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(gerbils), a subfamily of rodents of the family Cricetinae. The gerbil, which resembles a rat, reaches a length of 18 cm. It has a long, furry, tufted tail. The body is sandy-ocher or light brown above and white below. Most gerbils have cheek teeth either with roots or, less commonly, without roots. The cheek teeth grow continually.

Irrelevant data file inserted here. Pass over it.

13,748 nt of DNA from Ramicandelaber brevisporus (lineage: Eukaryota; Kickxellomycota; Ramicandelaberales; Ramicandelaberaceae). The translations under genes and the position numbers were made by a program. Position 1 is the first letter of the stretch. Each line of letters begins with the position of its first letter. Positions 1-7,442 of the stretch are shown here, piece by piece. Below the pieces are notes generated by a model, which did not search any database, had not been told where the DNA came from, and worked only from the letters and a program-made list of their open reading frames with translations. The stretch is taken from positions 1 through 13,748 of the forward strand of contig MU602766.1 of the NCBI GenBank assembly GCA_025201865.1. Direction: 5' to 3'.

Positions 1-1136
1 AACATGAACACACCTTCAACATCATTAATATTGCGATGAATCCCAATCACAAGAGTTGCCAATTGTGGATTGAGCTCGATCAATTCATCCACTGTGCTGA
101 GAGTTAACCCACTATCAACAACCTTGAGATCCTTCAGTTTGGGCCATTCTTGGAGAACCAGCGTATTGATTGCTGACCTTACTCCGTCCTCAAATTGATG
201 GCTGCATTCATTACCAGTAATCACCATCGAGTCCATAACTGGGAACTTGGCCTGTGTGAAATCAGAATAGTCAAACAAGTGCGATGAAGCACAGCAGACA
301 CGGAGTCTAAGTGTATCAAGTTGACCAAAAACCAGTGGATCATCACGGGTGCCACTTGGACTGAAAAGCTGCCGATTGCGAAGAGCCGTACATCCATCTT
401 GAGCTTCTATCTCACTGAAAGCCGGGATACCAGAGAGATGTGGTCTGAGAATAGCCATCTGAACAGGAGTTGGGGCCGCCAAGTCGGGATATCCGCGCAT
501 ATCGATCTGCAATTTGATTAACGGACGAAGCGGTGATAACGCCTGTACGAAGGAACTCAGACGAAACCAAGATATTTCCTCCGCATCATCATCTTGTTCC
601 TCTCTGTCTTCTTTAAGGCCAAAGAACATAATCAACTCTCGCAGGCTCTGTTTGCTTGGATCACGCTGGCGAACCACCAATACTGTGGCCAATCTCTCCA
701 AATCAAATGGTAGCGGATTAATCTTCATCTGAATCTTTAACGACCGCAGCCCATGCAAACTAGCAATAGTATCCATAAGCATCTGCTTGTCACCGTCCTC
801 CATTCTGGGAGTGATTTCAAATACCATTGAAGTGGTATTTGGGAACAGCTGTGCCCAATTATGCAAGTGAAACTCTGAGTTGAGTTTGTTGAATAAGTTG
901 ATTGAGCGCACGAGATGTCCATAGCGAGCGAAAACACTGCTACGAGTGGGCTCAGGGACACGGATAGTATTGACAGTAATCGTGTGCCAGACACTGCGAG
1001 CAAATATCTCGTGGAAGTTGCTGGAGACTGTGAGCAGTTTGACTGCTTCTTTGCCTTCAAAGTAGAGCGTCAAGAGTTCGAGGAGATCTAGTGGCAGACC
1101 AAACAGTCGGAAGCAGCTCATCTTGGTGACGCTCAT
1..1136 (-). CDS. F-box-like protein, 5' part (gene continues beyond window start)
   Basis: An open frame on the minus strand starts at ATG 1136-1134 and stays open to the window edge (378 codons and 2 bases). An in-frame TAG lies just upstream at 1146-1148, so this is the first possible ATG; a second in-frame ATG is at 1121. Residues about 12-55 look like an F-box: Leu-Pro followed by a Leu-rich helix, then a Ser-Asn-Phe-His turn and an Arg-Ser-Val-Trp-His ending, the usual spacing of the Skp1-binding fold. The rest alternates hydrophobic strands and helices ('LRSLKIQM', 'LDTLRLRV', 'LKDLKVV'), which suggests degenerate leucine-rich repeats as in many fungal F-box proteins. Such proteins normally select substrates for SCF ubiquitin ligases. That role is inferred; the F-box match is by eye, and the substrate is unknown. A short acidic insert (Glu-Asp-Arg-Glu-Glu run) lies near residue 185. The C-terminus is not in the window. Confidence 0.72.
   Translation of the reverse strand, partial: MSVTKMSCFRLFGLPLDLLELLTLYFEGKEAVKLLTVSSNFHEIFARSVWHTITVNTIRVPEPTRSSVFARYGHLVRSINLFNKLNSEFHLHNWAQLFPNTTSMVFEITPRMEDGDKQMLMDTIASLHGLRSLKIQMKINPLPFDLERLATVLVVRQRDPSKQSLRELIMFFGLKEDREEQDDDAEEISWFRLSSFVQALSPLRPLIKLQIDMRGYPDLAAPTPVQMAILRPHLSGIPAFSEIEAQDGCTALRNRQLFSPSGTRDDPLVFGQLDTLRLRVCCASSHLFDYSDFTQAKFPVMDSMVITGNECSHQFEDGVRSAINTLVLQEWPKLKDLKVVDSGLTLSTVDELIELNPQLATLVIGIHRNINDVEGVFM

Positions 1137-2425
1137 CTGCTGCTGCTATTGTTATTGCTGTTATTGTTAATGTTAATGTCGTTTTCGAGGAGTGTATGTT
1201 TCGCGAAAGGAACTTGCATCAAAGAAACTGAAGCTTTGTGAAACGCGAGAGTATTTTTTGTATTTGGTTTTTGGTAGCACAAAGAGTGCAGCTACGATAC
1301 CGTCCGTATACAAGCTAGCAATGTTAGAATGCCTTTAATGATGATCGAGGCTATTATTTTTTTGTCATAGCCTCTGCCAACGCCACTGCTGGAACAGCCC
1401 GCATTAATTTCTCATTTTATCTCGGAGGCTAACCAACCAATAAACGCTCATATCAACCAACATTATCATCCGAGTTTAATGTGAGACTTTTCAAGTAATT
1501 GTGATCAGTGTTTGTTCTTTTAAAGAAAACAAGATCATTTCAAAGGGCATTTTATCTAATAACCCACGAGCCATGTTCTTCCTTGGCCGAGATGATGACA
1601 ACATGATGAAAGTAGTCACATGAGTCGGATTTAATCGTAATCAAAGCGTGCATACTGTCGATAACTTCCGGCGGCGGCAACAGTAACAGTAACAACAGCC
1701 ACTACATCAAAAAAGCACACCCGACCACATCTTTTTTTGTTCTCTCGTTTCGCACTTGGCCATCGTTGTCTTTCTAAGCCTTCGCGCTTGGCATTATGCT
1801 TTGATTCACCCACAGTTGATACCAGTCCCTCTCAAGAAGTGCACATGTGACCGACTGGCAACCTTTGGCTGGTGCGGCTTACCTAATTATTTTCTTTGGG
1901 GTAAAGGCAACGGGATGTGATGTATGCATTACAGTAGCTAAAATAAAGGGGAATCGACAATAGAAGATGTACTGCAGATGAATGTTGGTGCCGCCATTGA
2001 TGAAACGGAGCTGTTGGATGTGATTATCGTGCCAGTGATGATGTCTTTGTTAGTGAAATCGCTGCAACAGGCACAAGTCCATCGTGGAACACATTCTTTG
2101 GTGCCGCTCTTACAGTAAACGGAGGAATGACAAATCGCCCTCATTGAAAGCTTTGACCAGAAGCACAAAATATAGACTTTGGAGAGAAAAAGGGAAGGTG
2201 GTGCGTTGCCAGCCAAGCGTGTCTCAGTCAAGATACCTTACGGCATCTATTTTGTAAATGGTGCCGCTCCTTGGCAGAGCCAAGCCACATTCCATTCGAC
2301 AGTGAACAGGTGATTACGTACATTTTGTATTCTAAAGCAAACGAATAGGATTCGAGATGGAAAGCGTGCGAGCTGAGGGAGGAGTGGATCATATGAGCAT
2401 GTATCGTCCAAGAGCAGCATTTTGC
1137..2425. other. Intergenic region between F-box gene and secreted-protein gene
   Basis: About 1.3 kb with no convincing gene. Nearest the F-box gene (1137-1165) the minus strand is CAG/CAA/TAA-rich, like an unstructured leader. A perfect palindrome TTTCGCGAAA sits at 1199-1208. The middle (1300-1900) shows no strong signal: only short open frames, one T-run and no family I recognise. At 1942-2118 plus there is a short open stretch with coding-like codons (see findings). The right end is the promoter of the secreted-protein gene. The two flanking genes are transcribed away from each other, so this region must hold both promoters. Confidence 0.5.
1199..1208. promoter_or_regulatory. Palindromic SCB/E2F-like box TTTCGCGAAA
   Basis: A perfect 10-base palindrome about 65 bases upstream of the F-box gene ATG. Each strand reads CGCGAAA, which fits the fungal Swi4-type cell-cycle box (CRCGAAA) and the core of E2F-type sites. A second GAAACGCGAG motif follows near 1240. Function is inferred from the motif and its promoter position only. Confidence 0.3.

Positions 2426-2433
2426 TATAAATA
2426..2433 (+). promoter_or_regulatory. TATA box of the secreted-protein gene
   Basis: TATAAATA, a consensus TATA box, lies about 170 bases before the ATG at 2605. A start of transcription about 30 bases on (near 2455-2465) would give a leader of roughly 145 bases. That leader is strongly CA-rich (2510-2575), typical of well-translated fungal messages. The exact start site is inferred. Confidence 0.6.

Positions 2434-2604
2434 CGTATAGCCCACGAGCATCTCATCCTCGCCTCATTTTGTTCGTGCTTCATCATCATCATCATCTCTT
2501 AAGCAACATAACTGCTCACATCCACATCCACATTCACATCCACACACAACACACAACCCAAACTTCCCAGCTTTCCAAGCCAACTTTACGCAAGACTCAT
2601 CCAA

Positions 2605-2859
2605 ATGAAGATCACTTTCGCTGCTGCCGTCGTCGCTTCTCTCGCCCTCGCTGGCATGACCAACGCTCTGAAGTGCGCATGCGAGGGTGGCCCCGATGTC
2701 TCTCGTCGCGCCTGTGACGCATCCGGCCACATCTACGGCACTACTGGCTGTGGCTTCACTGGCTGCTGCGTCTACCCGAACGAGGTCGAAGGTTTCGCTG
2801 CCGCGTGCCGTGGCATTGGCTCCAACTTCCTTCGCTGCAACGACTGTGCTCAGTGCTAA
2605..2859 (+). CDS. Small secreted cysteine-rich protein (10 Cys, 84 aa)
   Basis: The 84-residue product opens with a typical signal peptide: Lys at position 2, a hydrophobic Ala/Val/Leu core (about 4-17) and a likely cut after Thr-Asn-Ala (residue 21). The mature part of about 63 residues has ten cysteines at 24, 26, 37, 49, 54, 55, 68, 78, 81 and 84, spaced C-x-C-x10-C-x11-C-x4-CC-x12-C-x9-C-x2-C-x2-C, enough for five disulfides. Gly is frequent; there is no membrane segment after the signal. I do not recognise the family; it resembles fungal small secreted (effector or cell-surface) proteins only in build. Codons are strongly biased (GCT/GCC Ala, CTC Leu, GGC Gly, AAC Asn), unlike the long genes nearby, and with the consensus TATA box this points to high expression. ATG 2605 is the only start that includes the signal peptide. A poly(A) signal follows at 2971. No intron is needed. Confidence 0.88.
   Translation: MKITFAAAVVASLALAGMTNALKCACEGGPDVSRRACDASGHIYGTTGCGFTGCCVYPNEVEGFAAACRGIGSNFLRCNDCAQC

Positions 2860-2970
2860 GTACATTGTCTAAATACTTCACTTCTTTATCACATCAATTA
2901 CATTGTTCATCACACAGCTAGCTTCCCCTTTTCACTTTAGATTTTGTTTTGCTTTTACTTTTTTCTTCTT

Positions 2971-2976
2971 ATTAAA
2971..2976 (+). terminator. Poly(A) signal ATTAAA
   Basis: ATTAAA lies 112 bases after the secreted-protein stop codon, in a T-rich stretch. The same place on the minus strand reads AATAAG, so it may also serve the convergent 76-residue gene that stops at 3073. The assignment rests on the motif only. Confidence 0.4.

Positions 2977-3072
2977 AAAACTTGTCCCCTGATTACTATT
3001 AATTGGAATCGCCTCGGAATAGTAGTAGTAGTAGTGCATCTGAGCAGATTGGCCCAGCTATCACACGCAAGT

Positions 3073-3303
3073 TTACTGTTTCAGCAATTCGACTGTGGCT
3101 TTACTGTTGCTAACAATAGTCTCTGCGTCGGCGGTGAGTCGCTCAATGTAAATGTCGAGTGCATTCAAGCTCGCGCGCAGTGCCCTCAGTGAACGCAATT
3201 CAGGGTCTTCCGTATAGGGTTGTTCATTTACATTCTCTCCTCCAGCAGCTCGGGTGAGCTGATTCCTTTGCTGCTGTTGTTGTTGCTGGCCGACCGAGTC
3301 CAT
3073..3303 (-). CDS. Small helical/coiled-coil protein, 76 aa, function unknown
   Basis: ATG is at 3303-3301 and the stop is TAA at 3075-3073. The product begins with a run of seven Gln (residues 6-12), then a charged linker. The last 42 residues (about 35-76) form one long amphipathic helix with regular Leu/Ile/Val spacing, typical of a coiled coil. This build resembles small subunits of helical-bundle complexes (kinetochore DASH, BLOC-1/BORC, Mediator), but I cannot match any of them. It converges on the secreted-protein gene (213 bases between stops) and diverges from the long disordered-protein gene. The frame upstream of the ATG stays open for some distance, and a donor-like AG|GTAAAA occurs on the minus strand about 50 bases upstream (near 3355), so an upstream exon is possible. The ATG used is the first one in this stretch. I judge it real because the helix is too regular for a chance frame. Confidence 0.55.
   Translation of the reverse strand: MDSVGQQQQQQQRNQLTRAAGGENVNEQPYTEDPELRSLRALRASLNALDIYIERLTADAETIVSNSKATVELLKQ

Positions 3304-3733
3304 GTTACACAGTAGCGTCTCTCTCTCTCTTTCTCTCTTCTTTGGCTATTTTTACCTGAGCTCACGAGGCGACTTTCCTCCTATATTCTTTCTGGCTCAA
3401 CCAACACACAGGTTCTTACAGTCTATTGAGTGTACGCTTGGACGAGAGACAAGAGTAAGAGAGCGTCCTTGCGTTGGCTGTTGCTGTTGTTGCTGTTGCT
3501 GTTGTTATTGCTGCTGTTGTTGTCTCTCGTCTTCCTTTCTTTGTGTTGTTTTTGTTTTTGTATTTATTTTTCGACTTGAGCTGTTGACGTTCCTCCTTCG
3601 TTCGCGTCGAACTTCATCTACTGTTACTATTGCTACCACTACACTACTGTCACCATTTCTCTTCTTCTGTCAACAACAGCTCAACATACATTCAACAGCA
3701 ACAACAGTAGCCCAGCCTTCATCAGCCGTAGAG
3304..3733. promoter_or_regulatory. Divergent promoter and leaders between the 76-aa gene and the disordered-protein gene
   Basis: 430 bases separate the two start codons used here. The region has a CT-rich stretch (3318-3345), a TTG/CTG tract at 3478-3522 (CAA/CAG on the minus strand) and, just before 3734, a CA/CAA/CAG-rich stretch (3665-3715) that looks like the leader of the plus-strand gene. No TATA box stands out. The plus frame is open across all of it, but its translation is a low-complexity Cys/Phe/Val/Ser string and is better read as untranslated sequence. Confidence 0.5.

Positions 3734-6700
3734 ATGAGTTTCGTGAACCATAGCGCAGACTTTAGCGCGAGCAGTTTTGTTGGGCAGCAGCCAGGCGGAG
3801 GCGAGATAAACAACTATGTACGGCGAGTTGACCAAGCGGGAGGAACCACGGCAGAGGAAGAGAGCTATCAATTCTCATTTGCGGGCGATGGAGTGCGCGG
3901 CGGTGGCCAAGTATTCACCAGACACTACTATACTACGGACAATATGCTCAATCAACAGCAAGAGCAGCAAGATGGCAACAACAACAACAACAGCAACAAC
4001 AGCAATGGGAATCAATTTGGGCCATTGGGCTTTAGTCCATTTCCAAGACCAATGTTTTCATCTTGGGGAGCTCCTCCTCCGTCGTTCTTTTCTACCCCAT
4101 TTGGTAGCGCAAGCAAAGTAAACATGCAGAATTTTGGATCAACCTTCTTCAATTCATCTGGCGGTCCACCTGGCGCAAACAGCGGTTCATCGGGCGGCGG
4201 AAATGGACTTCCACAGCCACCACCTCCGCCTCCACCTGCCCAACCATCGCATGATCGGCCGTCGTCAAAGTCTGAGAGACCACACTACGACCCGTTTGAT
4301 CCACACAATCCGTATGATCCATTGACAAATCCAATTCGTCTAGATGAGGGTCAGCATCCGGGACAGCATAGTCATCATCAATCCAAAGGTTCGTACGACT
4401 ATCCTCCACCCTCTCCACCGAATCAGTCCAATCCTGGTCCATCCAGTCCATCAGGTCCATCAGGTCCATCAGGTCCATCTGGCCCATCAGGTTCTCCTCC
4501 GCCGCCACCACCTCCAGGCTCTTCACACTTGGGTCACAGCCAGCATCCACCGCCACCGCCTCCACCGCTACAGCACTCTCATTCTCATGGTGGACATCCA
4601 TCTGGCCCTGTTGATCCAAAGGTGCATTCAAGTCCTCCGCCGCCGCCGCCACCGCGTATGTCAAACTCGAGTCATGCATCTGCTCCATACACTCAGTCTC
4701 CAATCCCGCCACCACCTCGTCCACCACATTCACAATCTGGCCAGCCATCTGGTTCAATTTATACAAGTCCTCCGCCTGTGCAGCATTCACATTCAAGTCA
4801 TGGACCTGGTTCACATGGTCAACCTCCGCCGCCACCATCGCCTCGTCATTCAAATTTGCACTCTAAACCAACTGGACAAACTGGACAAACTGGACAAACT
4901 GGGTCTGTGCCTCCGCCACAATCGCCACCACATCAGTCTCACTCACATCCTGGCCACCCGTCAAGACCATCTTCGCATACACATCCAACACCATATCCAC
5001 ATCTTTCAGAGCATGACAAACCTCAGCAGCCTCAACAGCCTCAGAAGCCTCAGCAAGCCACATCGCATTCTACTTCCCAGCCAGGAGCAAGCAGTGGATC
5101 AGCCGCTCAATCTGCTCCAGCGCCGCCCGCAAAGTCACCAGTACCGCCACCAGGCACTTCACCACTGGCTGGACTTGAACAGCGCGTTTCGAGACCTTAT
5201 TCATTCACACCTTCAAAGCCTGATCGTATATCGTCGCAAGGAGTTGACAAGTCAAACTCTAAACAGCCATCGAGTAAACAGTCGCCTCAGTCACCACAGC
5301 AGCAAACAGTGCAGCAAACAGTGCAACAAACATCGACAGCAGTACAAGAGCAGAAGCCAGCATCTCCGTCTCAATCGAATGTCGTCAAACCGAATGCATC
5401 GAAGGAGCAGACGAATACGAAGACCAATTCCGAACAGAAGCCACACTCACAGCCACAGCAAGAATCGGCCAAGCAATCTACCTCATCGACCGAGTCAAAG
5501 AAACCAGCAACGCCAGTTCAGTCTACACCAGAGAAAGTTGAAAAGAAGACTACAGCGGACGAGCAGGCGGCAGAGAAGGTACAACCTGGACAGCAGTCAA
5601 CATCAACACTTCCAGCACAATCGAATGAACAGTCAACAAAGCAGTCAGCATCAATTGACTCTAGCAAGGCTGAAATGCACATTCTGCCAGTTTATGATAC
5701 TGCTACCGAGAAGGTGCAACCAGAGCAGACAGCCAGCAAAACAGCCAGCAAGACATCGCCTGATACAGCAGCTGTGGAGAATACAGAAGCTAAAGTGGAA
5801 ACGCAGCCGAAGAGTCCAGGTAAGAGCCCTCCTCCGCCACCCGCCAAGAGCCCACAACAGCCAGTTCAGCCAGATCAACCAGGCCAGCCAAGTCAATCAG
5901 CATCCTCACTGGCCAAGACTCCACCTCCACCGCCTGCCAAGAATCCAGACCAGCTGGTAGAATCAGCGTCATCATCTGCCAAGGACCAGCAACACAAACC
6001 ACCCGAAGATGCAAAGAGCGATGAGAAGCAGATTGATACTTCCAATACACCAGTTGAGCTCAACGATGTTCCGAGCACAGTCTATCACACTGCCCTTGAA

Of the ten or 12 genera, two— Meriones and Rhombomys— inhabit the USSR. Most species live in the desert steppes and deserts of Africa and Asia (to the eastern Caucasus, northern Kazakhstan, Transbaikalia, and Mongolia). The animals live in colonies and are active year-round. A litter contains five or six young. The animals feed mainly on the aboveground parts of plants, particularly damaging plants that retard sand erosion. The gerbil Rhombomys opimus and the jird Meriones meridianus are members of the subfamily. Many species carry plague pathogens. Some zoologists distinguish the family Microtidae, in which they include Gerbillinae.